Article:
Infrequently Asked Questions: When did Rittenhouse Square get its ritzy  rep? | PhillyVoice

All of which prompted an emotional return to his wife.  No more unexplained absences, no more calls from the White House at odd hours, and no more indifference.  He was to pay attention to her, listen patiently to her intellectual roundabouts, show concern over distant family affairs, and nod with commiseration at the death of a beloved uncle.  A common, dutiful husband.

This on-again-off-again, desultory sexual merry-go-round continued for a year or so until Harlan, still out a top candidate, bored silly by his marriage, and incredulous at his bad luck, set his sights lower.  There was room in his sexual algorithm for the likes of Alice from HR, sweet young thing who commuted an hour-and-a-half both ways on the Metro only to collate, review, and file for a few grades above minimum wage. 

Alice was not directly under his supervision, so the MeToo rules of corporate behavior did not apply to this particular confraternity.  If Alice ever were to feel unduly put upon, pressured, or negatively influenced by Harlan or any superior for that matter, she would have recourse to legal action; but like most women in assistant to the assistant to the assistant positions she welcomed not only the boss’ attention but any eligible male above her in the administrative hierarchy.

Harlan took her to – God forbid! – Clyde’s, a cheap, dollar a Mick or Bud happy hour in Georgetown; but that as he knew was de rigeur for first dates, a warmer-upper for an invitation to I Ricci for dinner and coffee back at her studio in Adams Morgan.  At least that was not as insulting as the suggestion from a woman in Accounting to have drinks in a sketchy, up-and-coming, ghetto neighborhood home to pimps and urban adventurers but never associates of Benson, Locke, & Flowers.

Specials | Clyde's American Bar & Restaurant

For another four months, Harlan suspended this disbelief and believed that this Iowa farm girl with a brother in federal prison for meth transport, an absent father, and a mother who chipped on the side to make ends meet, had menscheit and in this romance de la boue he might not find epiphany but temporary satisfaction from his increasingly penitential marriage.  Wrong again he was soon to find out.  Alice belonged in Accounting, had no original thoughts in her head, made love passionately, and fell in love with him but was insignificant, a blip on the radar of his life.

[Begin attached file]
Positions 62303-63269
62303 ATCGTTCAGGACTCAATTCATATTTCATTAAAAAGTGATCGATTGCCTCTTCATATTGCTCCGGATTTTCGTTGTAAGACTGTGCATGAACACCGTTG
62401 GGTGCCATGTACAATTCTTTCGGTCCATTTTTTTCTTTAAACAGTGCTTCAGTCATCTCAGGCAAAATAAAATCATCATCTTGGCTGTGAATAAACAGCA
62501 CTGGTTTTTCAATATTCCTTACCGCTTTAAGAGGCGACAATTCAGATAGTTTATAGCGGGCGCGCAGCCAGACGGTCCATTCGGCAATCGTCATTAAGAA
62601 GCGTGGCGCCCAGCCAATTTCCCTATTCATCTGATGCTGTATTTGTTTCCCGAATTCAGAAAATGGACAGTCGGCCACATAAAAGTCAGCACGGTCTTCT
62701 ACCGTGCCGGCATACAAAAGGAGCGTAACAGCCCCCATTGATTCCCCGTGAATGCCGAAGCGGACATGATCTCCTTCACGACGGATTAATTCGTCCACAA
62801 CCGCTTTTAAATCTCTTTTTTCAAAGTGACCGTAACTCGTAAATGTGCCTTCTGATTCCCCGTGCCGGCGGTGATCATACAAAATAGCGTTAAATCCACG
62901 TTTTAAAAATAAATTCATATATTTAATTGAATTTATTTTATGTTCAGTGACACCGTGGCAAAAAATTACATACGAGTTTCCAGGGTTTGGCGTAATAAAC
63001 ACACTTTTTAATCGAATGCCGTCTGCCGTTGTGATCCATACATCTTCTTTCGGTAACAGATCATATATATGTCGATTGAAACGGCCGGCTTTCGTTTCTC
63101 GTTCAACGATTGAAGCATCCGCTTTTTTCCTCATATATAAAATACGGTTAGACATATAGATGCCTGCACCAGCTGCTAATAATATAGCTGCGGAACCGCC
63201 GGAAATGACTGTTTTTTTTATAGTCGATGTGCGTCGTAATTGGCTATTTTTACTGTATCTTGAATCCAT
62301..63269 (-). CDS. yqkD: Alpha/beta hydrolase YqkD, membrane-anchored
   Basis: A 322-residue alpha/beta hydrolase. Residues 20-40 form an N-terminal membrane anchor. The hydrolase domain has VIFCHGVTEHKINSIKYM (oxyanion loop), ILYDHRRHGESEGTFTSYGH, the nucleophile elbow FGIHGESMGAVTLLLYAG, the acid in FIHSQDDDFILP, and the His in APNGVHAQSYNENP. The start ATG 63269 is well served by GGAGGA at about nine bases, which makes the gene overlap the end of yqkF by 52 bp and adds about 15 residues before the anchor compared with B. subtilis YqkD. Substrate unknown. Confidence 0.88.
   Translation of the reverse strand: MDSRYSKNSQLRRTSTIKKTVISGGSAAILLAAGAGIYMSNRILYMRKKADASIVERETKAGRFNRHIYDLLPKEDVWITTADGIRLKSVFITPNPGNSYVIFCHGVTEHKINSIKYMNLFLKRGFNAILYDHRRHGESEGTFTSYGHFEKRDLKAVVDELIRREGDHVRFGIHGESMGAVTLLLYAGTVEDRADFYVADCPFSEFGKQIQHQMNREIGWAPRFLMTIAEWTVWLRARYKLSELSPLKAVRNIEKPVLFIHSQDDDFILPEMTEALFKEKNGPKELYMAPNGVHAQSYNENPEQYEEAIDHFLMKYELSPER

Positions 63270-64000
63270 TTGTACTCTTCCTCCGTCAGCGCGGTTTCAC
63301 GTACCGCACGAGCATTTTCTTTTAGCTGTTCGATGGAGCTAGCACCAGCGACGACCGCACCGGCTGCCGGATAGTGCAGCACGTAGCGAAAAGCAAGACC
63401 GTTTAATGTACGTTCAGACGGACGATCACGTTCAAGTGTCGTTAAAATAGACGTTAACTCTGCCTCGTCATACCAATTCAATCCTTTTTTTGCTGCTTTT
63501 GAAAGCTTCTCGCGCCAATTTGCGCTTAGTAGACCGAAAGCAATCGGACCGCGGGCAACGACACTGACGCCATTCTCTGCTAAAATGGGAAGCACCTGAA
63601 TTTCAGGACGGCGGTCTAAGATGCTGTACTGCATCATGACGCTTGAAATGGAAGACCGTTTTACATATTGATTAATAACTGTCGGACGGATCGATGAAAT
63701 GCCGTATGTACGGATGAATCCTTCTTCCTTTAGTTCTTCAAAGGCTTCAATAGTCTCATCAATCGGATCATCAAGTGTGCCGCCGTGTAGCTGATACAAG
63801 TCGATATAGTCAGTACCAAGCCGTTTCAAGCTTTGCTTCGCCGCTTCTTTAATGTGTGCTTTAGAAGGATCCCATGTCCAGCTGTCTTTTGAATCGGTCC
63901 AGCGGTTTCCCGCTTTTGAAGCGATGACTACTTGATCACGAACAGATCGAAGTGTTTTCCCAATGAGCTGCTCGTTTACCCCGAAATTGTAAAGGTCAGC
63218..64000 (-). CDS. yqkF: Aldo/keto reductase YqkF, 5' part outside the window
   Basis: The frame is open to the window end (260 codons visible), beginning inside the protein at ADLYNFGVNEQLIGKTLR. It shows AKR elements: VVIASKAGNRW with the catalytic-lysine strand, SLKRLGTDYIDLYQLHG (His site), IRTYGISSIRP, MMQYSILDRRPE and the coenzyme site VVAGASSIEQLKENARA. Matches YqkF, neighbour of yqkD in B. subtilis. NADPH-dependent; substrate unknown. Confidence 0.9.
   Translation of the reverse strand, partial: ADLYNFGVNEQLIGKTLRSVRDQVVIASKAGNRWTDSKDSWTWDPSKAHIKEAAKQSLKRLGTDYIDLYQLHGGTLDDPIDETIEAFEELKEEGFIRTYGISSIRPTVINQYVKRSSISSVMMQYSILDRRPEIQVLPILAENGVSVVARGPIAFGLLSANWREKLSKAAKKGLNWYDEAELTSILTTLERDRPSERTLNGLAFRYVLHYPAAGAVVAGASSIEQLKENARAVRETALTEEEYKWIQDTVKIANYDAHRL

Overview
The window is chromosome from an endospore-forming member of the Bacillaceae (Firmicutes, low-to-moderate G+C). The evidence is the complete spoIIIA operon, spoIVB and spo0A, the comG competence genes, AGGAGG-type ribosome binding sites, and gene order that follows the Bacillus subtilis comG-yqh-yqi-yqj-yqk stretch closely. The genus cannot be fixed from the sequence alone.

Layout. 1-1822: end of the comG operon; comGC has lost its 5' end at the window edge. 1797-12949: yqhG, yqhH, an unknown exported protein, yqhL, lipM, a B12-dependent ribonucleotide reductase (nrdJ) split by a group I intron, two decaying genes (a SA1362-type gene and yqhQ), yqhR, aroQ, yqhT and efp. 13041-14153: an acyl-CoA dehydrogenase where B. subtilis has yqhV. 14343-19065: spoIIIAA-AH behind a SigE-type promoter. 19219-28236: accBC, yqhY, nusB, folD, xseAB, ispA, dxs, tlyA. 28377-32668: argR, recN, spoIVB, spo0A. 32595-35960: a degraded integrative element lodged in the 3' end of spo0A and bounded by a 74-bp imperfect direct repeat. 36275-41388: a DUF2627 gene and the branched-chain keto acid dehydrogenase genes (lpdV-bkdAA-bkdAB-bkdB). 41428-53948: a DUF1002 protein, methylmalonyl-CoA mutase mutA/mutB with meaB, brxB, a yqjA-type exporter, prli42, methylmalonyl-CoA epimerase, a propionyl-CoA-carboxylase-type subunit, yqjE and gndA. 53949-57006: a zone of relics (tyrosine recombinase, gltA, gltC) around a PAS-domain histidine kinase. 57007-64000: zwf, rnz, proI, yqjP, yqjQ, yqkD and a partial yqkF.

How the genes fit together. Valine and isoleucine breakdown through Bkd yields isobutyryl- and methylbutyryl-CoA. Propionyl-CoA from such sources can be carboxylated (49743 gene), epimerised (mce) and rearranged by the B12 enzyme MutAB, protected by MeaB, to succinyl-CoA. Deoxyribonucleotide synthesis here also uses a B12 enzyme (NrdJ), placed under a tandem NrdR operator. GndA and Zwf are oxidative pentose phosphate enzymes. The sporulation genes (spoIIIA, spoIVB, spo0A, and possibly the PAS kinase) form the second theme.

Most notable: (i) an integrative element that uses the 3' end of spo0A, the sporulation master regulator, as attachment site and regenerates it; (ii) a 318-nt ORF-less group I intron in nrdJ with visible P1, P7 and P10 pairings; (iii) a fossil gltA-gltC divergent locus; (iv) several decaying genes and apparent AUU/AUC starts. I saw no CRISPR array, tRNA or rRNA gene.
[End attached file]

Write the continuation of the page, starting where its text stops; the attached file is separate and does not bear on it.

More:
So it was that Harlan Alcott, scion of Philadelphia society, up-and-comer in the Washington power corridors, savvy Lothario and ideal man for millions of women, ended up with Bobbie Boudreaux.  He met her on the N6, lied to her about his marriage (separated and in the process of divorce), assumed that he could finesse the permanence of his relationship with Marie de Glenville Lassiter, and proceeded au fur et a mesure to sleep with her.

It was the perfect, final episode in his sexual trajectory.  A woman who was nothing but a passionate, loving woman who could not do without him.  She had no class, education, upbringing, or particular beauty.  In a way she was but one step up from concubine, paid in cheap jewelry and expensive clothes, but overlooking all this attention for what had become a true, abiding love.  She loved him, and in his way, he loved her.

Iowa Farm: Laws & Regulations | Trusted Choice

The affair happened very late in his life and late enough in hers to be regretted once it was over, a wasted three years; but still an unbelievably rewarding sexual experience at the hands of an older, mature, and experienced man who could make her come five times. “An early Christmas present”, he said, a gift of all gifts, what all men dream of. 

Yet she was still hopelessly damaged goods, increasingly dependent on him and threatening of his marriage,  a hick no matter how noble and to be discarded.

Which left him with nothing but regrets and a stale marriage to which he returned, of course, not inconscient of his age and its reduced prospects let alone the dimming light at the end of the tunnel.

When all was said and done, Harlan’s life had been a good one, although led in fits and starts, with more stumbling than satisfying conclusion, but such as it was.

No comments:

Post a Comment

Note: Only a member of this blog may post a comment.